But to the humor of all things, I also will share this with everyone.
    http://www.halfbakery.com/idea/Winter_20Mouse
    Thanks for the Inspiriation JS, next test, 12AX7 mounted inside mouse! :lol:
    Harlan
     
  7. Dave

    Retired Moderator

    Nov 17, 2003
    6,960
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    :lol: Good stuff! :D

    *Goes to dig out magnet wire!*
     
  8. js_530

    Thread Starter New Member

    Mar 4, 2004
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    Ironically, I melted my keyboard just a few days ago. I used two heat lamps, suspended about 5 inches away to dry it after cleaning it. The plastic melted after less than five minutes.

    edit:

    How did you put the magnet wire in the mousepad? Was it just underneth the mouse pad?
     
  9. Harlan

    Active Member

    Feb 26, 2004
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    Hey JS
    Ok I used and exacto knife and made a cut from the center of the pad outwards in a circular motion, from the bottom and made the cut about 75% deep. Leaving the slit as a form I laid the wire into the channel with a pencil, and attached a connector to the ends of the wire, I think I have about 40 to 50 turns and made 5 layers of the windings, connecting them in series. I am Kicking the current on now so will know how well this works in a few minutes. TOASTY Mouse Pads!!!!!!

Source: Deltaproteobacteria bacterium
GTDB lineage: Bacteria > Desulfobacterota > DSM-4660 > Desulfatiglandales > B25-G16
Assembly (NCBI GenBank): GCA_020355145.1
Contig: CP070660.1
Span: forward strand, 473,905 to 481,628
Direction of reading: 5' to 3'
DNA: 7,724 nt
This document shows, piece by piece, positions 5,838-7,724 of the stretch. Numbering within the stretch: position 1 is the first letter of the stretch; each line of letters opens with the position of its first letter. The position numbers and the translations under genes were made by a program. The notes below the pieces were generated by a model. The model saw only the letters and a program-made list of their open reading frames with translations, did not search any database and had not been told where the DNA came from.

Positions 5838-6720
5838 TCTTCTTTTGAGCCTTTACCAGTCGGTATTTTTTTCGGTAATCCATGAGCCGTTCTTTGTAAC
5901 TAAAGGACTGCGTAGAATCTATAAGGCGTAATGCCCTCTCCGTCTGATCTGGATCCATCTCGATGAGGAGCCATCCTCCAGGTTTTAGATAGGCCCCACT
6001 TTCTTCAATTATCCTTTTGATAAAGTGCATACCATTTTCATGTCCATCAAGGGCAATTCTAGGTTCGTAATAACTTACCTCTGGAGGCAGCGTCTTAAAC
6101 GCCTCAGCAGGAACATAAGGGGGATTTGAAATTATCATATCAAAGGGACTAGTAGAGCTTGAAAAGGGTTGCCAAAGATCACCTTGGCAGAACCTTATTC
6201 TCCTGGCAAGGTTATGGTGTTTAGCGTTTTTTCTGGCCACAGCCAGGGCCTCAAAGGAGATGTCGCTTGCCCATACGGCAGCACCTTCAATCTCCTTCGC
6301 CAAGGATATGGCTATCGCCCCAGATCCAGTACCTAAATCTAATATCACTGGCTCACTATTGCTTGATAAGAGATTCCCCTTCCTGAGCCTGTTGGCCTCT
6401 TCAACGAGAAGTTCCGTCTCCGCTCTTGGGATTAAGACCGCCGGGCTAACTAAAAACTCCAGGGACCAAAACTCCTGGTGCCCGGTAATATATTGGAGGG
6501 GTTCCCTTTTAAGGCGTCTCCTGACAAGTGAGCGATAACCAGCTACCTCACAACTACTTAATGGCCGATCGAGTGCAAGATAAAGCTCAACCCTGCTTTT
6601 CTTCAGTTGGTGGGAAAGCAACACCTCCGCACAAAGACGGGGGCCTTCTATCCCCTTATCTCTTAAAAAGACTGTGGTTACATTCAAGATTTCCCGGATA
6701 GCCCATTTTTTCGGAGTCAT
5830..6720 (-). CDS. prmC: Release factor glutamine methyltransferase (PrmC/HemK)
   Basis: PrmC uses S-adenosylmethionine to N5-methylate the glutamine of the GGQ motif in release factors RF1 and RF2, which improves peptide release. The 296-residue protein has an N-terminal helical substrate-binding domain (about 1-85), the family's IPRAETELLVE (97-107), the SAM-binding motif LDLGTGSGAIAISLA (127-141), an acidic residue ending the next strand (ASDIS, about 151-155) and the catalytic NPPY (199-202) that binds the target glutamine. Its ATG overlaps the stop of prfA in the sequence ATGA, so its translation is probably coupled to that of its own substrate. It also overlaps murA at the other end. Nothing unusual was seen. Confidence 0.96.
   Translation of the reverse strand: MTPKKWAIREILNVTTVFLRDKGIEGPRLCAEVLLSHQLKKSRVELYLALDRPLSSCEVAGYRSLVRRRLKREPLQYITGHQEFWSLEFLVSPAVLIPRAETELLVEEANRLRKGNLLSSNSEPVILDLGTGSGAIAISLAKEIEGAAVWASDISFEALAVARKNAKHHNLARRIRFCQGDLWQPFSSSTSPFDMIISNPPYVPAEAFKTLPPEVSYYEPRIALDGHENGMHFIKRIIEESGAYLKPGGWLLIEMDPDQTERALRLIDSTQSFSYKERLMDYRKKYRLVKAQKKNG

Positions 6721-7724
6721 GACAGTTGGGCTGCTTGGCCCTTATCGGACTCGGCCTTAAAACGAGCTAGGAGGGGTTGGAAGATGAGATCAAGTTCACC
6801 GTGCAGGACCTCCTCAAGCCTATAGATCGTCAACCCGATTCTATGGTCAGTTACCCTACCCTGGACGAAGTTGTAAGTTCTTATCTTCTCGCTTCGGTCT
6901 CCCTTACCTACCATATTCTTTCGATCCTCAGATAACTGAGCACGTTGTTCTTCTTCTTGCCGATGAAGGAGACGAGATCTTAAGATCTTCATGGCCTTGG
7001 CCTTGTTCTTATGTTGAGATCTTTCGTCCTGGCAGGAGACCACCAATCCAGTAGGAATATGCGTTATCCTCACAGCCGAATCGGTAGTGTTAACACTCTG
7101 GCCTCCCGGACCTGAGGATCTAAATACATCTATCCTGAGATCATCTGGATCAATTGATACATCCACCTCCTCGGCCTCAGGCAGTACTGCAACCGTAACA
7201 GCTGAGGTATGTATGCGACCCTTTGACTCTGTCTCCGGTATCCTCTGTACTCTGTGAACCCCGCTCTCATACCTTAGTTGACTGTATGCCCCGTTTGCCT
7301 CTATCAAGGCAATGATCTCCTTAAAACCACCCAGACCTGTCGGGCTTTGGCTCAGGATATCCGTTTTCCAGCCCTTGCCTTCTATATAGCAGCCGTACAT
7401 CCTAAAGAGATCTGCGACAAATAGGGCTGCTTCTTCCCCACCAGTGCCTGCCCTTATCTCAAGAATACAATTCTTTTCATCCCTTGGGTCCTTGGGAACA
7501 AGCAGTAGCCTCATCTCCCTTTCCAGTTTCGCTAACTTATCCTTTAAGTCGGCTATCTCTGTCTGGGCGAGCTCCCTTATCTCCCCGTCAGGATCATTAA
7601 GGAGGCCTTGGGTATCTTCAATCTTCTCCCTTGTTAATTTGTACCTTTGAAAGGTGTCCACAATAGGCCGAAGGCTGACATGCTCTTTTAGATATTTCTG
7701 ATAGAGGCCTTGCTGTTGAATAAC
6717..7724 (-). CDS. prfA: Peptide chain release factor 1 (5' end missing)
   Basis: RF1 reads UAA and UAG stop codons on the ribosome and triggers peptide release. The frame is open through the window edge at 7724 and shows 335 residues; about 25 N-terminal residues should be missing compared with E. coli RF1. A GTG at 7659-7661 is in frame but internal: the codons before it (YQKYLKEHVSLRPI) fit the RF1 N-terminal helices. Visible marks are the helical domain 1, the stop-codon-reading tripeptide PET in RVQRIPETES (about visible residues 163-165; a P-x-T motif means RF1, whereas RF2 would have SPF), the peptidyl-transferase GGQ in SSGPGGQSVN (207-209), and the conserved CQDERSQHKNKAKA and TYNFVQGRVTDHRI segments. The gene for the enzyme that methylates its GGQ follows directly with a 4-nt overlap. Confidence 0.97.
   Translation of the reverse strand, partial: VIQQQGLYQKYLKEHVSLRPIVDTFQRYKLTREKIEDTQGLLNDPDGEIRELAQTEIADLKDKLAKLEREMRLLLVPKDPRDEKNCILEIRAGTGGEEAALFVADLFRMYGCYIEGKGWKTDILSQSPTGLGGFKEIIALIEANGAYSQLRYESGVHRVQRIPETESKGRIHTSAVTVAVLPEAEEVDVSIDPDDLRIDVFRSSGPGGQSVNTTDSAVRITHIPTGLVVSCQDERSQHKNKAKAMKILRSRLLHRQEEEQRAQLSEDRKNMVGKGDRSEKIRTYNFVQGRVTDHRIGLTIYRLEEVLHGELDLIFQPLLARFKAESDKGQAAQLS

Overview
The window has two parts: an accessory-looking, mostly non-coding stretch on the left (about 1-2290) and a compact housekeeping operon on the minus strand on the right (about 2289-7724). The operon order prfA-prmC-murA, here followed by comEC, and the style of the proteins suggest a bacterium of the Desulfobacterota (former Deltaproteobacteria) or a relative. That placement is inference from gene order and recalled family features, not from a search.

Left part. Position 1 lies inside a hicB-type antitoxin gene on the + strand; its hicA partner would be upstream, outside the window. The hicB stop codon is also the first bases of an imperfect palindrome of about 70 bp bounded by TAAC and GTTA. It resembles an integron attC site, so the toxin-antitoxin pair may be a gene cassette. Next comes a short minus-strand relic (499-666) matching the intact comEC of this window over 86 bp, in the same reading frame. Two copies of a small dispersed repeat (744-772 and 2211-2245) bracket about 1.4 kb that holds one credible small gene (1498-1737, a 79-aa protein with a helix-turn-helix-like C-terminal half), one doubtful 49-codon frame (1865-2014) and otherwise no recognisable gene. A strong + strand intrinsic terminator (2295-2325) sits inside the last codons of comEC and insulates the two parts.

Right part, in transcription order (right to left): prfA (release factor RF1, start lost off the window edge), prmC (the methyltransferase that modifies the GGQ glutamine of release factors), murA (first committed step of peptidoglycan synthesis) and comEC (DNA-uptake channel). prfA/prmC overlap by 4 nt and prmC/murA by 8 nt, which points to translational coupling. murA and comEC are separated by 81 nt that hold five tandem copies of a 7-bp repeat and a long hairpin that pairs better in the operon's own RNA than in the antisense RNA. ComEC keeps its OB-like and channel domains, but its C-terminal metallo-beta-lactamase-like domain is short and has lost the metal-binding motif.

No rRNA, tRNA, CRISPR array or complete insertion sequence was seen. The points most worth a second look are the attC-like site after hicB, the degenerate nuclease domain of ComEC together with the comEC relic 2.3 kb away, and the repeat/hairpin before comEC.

This is a kick!!
    Harlan :lol:
     
  10. js_530

    Thread Starter New Member

    Mar 4, 2004
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    I tried using 20 guage magnet wire with 10 mA at 5 volts and I didn't feel any difference after 10 minutes. I measured the current, so I know there is current flowing through it. How long did it take for yours to warm up? I'm only using about three feet of wire, but I've also tried using about 6 inches, still with no affect. It could be possible that it's just too warm to notice a difference here in Texas.
     
  11. Harlan